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Moving is messy. You have to bring down decorations, dig through old clothing, and sort through discarded toys. You must decide whether you should keep all of your furniture, sell some of your bigger pieces, or donate your older items. And don’t forget that you also need to hire a moving team, fill out seemingly endless change-of-address forms, and forward all your medical records to your new doctor.

Fortunately, you can take away some of the chaos with good, old-fashioned organization. When you pack and label your boxes properly, you can locate important items quickly.

If you don’t already have a labeling system in mind, try the following techniques to ensure your upcoming move goes smoothly.

1. Limit Color Coding to Floors

You likely already anticipated color coding your boxes, and you may have already realized that if you pack your home by rooms, then you can dramatically speed up your packing and unpacking.

However, if you have a particularly large home, color coding individual rooms can turn a simple task into a complicated one. With each additional room, you may have to branch into previously unexplored color choices such as maroon or mauve, and your movers may have a hard time distinguishing the teal for your child’s bedroom from the turquoise for your master bathroom.

To keep things clear and simple, limit your color choices to the floors or the biggest sections of your home. For example, you could choose red for your main floor, blue for your second floor, and yellow for your attic. Or you could opt for orange for all the bedrooms, green for your bathrooms, and purple for your living room.

2. Don’t Abbreviate Room Names

If you plan to label each of your boxes by hand, you may find yourself tiring after the first few boxes. In an attempt to speed things along, you may try to abbreviate some of your labels to just the first letter.

But though “K” for kitchen may seem obvious enough, other abbreviations could cause confusion. The letter “B,” for example, could mean bedroom, bathroom, or basement. The letter “D” could mean den, or your movers might interpret it as dining room. The letter “F” could represent family room, front room, or foyer.

If you need to shave off those few seconds with abbreviations, give each room a few extra letters, such as “bed” for bedroom or “bath” for “bathroom.” Better still, invest in printed stickers with the full names of each room. You can purchase pre-made stickers from moving websites, or you can create your own labels and print them at home.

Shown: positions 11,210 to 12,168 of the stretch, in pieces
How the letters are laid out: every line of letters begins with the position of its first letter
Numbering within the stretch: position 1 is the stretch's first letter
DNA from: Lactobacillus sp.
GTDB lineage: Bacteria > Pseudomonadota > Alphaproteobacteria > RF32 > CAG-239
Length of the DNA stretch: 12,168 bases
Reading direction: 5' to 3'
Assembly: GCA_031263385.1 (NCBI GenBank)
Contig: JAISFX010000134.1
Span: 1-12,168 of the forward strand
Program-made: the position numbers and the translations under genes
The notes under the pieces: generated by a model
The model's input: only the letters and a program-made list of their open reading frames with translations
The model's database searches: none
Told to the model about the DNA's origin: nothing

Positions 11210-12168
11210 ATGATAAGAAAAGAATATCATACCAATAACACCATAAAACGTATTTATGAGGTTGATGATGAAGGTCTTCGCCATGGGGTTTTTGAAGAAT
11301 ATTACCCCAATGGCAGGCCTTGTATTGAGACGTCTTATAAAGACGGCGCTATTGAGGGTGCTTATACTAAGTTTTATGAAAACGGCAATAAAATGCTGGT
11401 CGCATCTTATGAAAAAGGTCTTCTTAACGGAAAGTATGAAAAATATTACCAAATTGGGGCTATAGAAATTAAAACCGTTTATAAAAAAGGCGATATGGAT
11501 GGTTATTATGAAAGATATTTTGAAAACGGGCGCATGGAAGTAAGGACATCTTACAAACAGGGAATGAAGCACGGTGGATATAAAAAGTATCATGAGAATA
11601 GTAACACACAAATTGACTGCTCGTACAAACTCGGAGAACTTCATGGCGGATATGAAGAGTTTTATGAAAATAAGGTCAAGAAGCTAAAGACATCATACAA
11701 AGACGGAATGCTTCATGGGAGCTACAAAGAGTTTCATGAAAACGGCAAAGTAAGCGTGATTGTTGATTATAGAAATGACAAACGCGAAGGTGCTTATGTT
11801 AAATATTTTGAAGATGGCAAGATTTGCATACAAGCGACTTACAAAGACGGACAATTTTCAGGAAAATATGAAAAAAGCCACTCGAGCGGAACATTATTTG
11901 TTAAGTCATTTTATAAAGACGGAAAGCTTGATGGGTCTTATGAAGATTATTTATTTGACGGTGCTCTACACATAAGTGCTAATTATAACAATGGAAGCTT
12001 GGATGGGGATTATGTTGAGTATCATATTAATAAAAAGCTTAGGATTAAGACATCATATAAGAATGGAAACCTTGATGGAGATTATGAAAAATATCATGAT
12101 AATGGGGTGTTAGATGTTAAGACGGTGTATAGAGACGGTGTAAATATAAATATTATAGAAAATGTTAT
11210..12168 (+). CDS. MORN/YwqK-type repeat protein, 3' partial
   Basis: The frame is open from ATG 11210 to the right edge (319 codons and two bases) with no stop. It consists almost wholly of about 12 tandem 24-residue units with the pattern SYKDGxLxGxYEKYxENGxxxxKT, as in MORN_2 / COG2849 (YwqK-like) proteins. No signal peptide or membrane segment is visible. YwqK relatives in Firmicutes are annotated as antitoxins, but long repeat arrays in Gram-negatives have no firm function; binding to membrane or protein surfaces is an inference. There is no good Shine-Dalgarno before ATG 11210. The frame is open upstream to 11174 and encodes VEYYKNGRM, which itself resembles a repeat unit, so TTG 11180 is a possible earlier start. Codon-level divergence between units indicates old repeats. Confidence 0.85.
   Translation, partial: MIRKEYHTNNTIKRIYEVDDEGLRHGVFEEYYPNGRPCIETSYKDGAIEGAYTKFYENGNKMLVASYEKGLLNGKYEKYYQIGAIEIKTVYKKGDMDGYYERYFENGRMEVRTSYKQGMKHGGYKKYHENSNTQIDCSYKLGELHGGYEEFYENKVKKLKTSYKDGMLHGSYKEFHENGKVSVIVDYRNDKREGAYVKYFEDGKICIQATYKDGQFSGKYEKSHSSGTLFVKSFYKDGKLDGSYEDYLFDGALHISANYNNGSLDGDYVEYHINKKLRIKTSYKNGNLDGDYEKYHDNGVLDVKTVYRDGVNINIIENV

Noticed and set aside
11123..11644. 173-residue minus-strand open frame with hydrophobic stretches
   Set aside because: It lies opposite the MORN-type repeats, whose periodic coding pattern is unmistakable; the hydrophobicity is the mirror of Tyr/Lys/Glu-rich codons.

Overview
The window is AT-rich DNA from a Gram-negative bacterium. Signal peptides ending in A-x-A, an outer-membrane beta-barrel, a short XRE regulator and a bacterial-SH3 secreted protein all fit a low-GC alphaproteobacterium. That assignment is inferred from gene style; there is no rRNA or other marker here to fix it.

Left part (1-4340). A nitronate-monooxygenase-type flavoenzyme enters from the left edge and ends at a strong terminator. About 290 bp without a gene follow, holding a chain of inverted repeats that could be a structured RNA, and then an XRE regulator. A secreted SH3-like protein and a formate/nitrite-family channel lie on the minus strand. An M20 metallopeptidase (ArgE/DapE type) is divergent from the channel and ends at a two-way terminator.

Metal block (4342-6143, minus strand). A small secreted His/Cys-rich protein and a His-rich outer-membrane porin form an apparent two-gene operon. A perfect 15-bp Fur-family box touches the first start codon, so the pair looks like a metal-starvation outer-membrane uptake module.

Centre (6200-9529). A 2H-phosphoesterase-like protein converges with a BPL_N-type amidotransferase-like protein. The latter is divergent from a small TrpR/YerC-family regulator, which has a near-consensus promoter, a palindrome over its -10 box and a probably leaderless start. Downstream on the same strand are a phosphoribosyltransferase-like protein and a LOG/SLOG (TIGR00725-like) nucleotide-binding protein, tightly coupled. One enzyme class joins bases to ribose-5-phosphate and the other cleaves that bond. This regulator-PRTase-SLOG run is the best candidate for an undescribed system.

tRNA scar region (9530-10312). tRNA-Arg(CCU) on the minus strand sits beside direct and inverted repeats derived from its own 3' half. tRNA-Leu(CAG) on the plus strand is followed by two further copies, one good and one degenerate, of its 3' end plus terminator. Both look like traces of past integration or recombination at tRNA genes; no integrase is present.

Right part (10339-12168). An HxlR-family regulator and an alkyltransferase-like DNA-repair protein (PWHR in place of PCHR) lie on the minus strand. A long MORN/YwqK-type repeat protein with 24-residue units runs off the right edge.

3. Assign Each Box a Number

As you pack and color code your rooms, you’ll likely find that you can’t fit all of your belongings in one box per room. You may have 5 or 6 boxes dedicated to your child’s bedroom, another 3 for your guest bathroom, and 12 boxes for your kitchen.

Although you’ve taken the time to label each of these boxes by room, you might discover that some boxes will get jumbled during the move. At the end of the trip, you may wonder if you really had 12 boxes in your kitchen, or if you only had 8, or if you somehow lost 3 or 4 between the moving van and the storage unit.

To minimize confusion, total the number of boxes per room and assign each box a number. For example, you might write, “Living room, Box 3 of 7” or “Playroom, Box 2 of 9.” At the end of the move, you can line up your boxes according to their number to quickly determine which box, if any, is missing.

To take your organizational skills to the next level, assign box numbers according to their unpacking priority. You may want to open box 1 first, box 2 second, and so on.

4. Let Your Movers Know About Your System

The above techniques and tips can help you create an efficient labeling system for your next move. But remember, once you’ve established a system that works for you, you should inform your moving team about your methods. With their help, you can ensure each box ends up in the appropriate room with minimal mess.